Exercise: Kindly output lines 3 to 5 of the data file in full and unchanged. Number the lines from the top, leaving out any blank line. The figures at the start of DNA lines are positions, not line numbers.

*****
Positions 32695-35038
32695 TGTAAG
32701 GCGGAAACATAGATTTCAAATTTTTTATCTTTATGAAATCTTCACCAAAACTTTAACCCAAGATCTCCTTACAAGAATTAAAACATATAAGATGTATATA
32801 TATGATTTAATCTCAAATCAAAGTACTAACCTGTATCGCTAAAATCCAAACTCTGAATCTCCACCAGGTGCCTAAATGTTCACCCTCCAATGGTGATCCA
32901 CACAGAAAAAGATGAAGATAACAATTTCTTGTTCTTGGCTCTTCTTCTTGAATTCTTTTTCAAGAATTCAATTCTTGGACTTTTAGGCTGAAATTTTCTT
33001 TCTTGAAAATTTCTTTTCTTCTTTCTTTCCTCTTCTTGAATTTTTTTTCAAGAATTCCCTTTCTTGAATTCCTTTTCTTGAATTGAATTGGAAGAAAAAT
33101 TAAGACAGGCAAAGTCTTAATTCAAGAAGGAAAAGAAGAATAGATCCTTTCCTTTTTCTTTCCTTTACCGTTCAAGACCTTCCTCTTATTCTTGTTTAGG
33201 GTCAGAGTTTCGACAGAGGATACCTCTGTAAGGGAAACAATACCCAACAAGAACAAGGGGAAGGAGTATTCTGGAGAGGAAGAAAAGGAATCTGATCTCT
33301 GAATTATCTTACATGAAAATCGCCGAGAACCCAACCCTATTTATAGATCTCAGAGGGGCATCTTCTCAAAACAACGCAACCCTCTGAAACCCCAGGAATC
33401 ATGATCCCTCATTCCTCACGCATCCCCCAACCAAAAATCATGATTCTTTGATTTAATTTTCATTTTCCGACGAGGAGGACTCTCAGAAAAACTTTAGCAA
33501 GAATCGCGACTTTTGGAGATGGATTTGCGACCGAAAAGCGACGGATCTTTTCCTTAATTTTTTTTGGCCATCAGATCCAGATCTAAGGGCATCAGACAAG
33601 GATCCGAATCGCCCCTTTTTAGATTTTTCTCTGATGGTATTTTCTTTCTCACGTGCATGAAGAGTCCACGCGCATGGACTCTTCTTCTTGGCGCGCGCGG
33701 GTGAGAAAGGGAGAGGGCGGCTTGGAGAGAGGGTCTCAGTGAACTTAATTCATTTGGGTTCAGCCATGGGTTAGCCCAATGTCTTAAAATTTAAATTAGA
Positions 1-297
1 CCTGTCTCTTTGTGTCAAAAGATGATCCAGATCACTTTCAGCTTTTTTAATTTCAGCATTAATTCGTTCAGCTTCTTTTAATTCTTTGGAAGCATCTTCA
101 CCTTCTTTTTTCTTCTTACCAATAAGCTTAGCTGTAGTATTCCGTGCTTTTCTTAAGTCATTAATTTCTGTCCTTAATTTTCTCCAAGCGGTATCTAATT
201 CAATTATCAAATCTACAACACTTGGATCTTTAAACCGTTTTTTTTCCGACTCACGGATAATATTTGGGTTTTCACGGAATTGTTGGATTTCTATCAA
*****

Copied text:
32701 GCGGAAACATAGATTTCAAATTTTTTATCTTTATGAAATCTTCACCAAAACTTTAACCCAAGATCTCCTTACAAGAATTAAAACATATAAGATGTATATA
32801 TATGATTTAATCTCAAATCAAAGTACTAACCTGTATCGCTAAAATCCAAACTCTGAATCTCCACCAGGTGCCTAAATGTTCACCCTCCAATGGTGATCCA
32901 CACAGAAAAAGATGAAGATAACAATTTCTTGTTCTTGGCTCTTCTTCTTGAATTCTTTTTCAAGAATTCAATTCTTGGACTTTTAGGCTGAAATTTTCTT